My dear friend
You will probably be surprized at the
contents of this letter. you were however I believe aware
that the when & where of my departure from England were
to be determined by advice from Lisbon, whither I had
written stating to my Uncle the
nature of my disorder, & the advice which had been
uniformly given with regard to its remedy. My Uncles
reply leaves me no choice, even if I were desirous of
deferring my embarkation – for he has engaged a house for me
& arranged every thing as to furniture &
establishment – so that we are now in all the hurry of
preparation. designing if possible to set out for Falmouth
on this day fortnight.
We have two trunks at Burton which I shall
be obliged to you to forward by Joy,  directed to me
No 10. Stokes Croft.
Bristol. they are I believe under the tent bed-stead. both
of black leather. the one small, & once neat – with
brass nails & a brass-nail S on the top. the other large
& shabby with no brass nails – of a coarser black
leather & wagon-worn.
Our cottage will not remain untenanted – my mother I
apprehend will pass her summer there, with some friend.
I design to employ myself in Portugal with
collecting materials & information for the compleat
History of that kingdom.  a history fertile in magnificent
actions. no country was ever more splendid in its rise, or
more instructive in its decline. this will be a work of much
labour, but of the execution
will interest me, & the end be important.
Portugal is so small a country, that a few
easy journies will make me well acquainted with it, &
enable me to understand every field of battle, & every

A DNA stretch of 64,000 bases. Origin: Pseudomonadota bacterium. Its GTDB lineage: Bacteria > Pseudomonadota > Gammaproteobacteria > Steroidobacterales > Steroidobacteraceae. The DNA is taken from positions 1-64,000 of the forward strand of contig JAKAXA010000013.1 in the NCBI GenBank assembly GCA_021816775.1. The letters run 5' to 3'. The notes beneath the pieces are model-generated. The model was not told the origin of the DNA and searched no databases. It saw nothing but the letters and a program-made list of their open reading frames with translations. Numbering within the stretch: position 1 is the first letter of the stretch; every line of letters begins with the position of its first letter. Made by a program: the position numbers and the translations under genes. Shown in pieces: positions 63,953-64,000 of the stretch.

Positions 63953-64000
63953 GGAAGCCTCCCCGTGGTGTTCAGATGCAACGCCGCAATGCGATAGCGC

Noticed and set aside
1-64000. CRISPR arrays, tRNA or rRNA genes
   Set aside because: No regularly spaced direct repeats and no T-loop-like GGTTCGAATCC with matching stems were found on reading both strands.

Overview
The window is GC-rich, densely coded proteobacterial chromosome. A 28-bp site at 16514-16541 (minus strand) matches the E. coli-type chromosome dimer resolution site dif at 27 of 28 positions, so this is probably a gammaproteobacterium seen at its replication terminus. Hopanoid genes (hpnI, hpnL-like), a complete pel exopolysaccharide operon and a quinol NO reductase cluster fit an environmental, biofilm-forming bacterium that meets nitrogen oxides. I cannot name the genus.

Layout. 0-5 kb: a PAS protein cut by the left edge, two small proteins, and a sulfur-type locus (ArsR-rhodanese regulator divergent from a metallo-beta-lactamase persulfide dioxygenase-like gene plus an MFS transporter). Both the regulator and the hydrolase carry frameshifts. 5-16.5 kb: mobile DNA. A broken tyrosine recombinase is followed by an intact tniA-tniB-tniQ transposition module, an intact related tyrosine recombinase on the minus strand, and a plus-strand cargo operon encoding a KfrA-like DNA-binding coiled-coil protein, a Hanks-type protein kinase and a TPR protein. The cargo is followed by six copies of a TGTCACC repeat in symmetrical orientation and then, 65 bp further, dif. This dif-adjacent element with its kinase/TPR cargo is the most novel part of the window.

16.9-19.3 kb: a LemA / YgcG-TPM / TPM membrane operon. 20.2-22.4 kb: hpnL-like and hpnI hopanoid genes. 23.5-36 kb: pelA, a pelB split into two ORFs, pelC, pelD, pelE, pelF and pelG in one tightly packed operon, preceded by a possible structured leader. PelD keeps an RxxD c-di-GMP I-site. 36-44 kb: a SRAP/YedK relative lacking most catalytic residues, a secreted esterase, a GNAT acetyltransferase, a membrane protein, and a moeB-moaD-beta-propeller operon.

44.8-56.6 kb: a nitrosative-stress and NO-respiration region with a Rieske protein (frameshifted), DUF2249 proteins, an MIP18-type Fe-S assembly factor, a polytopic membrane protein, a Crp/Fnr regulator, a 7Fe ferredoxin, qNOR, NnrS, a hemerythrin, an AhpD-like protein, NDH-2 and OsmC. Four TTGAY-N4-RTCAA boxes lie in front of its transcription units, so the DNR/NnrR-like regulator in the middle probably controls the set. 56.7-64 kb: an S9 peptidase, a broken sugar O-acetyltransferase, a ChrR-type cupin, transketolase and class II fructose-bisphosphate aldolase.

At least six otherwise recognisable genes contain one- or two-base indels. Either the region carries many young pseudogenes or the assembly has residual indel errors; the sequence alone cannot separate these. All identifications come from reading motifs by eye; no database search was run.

siege; an important advantage, not easily attainable in any
other country. how I go on in health, & in occupations
you shall of course from time to time be acquainted
It is very satisfactory to me to have my
destination settled, & also that it is settled in this
way. I left Lisbon with enough regret – & with enough
attachment to place & persons, to render the return
there an object of much pleasant anticipation. besides, tho
xx my tongue be not – my
ears are ready at the language, & a little serious
application in the country will make me no despicable
Portugueze. & I can already talk a very understandable
lingo. the voyage is the most unpleasant business – I
anticipate high wind & low spirits – & my inside –
with the very recollection of past sickness, threatens me,
& omens intestinal insurrections.
This morning I am going with Rickman to ramble
all over Redcliff church  – a huge & magnificent building. you
will easily imagine that the arrangement of my papers, &
all worldly concerns, occupies me very much. Rickman has been
my amanuensis, & saved me some trouble – still I have
much to do.
desire to be remembered. God bless you. I could have wished
to shake you by the hand before my departure, if it were
Monday. March 24. 1800.